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Obamacare Enrollment Nears 3.3 Million
Nearly 3.3 million Americans have signed up for health insurance through the state and federal marketplaces created by the Affordable Care Act, the Obama administration announced Wednesday. About 25 percent of those who have selected a health plan are young adults, aged 18 to 34. That demographic has been considered crucial to the success of the health reform law, often called Obamacare, because young people help offset the cost of covering older, sicker i ...
Healthday - Mon. Aug 28
What's Good for the Heart May Also Prevent Cancer
Seven healthy lifestyle tips recommended by heart experts reduce not only the risk of heart disease but also cancer, a new study finds. Adopting all seven of the factors from the American Heart Association can reduce the risk of developing cancer by more than 50 percent. Moreover, the benefits are cumulative, with cancer risk declining with each additional recommendation followed, the researchers said. These findings aren t surprising, given that many elem ...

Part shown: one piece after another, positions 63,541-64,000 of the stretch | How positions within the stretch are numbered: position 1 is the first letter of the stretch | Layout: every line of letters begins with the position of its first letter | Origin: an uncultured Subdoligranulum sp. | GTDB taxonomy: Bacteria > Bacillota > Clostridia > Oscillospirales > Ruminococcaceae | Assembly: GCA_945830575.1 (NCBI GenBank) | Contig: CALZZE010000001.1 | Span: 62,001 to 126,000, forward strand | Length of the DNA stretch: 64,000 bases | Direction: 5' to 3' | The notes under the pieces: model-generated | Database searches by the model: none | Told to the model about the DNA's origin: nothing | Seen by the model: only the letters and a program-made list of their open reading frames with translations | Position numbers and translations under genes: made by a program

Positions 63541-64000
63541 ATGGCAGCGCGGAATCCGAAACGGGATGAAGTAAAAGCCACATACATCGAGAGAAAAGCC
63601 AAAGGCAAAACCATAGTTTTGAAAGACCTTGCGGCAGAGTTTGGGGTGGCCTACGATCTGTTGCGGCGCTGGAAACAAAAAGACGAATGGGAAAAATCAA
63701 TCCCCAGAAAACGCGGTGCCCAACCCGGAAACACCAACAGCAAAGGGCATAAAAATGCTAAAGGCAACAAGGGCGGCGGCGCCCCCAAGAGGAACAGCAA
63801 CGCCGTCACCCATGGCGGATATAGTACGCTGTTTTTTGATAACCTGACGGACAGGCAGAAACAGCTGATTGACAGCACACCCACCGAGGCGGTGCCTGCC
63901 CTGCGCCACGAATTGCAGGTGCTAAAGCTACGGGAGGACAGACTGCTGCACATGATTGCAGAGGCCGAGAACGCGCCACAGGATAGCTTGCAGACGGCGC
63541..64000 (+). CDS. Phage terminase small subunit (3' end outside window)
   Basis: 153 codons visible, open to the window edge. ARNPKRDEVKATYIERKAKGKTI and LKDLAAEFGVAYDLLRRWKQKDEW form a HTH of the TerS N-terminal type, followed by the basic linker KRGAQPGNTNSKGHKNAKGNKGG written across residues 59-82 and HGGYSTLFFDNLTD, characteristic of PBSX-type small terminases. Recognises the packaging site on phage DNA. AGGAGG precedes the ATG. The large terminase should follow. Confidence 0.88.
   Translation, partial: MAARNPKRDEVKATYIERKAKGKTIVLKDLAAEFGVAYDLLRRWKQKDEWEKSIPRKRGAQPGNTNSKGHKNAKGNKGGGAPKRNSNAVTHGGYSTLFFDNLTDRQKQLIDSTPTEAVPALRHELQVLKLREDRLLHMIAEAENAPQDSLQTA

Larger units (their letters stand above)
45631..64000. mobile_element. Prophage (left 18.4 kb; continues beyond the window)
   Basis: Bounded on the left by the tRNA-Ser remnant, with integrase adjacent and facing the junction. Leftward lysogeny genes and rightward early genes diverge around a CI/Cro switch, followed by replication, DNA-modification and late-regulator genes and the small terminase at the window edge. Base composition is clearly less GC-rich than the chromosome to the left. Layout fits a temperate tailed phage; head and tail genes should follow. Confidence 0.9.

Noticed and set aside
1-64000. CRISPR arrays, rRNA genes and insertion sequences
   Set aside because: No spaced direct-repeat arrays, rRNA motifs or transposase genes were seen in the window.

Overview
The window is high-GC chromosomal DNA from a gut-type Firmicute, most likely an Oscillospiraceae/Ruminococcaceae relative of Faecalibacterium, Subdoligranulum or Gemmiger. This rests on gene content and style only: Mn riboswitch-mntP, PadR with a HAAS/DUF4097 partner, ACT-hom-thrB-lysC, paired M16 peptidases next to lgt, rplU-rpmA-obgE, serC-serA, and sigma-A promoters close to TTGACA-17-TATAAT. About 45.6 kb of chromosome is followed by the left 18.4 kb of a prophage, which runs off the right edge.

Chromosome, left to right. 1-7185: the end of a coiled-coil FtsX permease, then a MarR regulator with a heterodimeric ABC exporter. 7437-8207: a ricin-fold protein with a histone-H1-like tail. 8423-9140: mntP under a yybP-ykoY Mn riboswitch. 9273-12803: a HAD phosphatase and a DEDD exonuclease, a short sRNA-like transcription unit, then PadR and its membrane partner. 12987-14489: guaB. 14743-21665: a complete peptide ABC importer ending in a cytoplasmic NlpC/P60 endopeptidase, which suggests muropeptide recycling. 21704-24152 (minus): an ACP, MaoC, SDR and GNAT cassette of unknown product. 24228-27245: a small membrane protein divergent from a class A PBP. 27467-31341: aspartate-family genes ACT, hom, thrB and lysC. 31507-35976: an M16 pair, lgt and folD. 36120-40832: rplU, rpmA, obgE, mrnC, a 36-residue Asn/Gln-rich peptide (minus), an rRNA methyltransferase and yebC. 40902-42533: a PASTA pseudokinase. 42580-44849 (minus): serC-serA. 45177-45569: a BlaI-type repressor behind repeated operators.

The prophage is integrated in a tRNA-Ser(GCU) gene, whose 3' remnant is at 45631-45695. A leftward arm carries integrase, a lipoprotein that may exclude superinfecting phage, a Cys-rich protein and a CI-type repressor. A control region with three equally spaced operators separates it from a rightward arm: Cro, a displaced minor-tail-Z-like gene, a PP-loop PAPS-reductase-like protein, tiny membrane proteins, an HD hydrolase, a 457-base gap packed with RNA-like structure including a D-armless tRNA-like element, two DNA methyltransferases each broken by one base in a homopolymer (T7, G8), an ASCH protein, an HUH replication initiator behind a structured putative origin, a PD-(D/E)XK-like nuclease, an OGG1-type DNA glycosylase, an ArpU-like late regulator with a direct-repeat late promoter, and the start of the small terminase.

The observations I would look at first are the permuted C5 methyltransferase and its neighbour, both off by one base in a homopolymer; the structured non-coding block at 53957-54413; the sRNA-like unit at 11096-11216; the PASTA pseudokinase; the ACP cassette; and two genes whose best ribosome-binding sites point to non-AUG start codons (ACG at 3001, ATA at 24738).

Healthday - Mon. Aug 28
More Evidence Links Bullying, Abuse to Suicidal Thoughts in Youth
Children who are picked on by their peers or are abused or mistreated in other areas of their lives are more likely to think about killing themselves, a new study reveals. And the more areas of their lives in which they are victimized, the higher their risk. The new findings, which appear online Oct. 22 in the journal Archives of Pediatrics amp Adolescent Medicine , provide a disturbing snapshot of the consequences of bullying and other forms of youth vict ...